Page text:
You might be itching to write a book on a certain topic….. If you are and don’t care whether there is a market for it or not, then just start writing. But, in most cases, even with a burning desire to write about a topic, we do want it to sell as well and don’t feel comfortable proceeding without knowing that someone out there will want to buy it.
Here are some ways to test whether there is a market for your topic…
1. We have talked before about using your blog to determine if there is anyone interested in your topic. If that is your method for testing the market, just post about your topic on your blog regularly and comment on other blogs that post about similar topics. Soon enough you should receive feedback from your readers regarding whether they have an interest in your topic.
2. Visit the bookstore in your town or on line and see if that topic is covered. Note the copyright dates of the books you find and whether there is only one edition of each book or if there are multiple editions. Multiple editions is a good indication that there is interest in the topic because people have returned for more year after year.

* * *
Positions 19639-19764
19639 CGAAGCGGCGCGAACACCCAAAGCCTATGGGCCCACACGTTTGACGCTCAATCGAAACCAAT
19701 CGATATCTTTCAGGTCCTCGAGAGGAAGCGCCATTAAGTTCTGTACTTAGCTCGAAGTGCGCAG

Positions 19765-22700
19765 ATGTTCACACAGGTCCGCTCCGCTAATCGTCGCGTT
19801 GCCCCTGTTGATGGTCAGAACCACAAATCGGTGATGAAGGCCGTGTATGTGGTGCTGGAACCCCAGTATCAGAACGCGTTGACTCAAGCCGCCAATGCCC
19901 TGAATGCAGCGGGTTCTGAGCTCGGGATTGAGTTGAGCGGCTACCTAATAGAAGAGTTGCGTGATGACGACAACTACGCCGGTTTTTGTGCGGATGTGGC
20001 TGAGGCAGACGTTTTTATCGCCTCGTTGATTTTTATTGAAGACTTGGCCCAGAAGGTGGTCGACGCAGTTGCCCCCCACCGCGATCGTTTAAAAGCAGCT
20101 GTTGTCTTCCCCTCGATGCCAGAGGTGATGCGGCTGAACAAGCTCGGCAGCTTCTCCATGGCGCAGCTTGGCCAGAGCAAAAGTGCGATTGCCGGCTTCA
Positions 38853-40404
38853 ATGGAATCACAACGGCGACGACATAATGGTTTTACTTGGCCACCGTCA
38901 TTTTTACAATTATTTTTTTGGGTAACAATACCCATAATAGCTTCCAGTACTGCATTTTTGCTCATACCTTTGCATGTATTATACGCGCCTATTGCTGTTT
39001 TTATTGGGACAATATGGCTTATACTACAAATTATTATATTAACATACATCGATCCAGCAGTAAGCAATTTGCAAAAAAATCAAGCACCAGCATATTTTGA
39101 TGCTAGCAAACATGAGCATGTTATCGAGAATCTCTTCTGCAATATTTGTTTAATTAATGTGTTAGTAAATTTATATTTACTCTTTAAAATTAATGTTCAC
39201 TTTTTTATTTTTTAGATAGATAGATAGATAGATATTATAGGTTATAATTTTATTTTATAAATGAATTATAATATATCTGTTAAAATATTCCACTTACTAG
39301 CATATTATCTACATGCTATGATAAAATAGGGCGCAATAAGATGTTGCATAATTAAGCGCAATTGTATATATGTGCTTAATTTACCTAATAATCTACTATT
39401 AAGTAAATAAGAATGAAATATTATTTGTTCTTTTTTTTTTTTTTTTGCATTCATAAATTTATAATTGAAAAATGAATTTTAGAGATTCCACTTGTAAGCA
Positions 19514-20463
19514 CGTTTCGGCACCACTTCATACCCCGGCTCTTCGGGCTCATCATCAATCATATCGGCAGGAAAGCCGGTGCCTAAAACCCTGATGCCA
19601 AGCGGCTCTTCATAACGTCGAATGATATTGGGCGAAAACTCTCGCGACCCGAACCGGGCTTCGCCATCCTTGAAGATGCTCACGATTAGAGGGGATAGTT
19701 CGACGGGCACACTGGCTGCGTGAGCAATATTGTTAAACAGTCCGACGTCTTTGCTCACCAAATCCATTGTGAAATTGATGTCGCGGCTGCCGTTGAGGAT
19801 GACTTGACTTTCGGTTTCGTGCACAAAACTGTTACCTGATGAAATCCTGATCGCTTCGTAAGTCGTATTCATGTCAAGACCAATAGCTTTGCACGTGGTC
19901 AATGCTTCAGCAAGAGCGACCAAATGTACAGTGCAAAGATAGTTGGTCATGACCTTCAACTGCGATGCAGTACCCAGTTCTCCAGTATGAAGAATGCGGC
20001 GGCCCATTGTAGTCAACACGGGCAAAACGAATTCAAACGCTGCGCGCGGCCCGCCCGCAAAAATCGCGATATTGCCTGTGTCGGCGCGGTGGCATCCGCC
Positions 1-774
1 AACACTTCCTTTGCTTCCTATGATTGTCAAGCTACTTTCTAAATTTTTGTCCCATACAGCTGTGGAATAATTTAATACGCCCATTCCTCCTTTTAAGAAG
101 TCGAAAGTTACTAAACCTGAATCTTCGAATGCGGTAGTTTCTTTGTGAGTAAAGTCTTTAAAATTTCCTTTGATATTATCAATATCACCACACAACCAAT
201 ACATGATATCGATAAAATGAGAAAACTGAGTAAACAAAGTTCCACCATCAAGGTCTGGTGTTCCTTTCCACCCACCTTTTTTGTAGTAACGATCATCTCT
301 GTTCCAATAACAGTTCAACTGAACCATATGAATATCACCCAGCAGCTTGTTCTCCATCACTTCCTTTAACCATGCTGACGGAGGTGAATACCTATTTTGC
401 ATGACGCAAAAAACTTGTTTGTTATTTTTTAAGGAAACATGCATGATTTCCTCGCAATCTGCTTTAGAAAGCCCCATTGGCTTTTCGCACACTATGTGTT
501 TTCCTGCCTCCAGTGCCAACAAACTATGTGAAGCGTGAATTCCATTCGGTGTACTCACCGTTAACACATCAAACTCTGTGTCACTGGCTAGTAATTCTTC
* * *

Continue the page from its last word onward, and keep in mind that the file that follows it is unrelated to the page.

3. Visit other stores that sell products that relate to your topic. Ask the owners of the stores their feelings about room in the market place for a book on your topic. For example, if you’ve written a book about golf, visit a sporting goods store and see whether they see the need for the book you are proposing to write. Visit more than one store, so you won’t base your decision on just one.
4. Read the trade magazines monthly to determine the trends of interest in your topic. And determine if there are particular niche markets that would help boost sales if you do decide to write about your topic.
5. Look for topic specific organizations that might help you sell your book once it is completed. For example, if you are writing a book about quilting, are there quilt clubs or quilt groups in your area that will be great targets for your book. You can often give a little presentation to the monthly meeting of clubs and sell copies of your book after.
All these areas are good to explore. What you discover from each inquiry will give you an idea whether there is interest in your topic or may show you how to tweak your topic to make it of interest to others. Sit with the information for a while and you’ll eventually compile enough information to get a real feel for the feasibility of proceeding.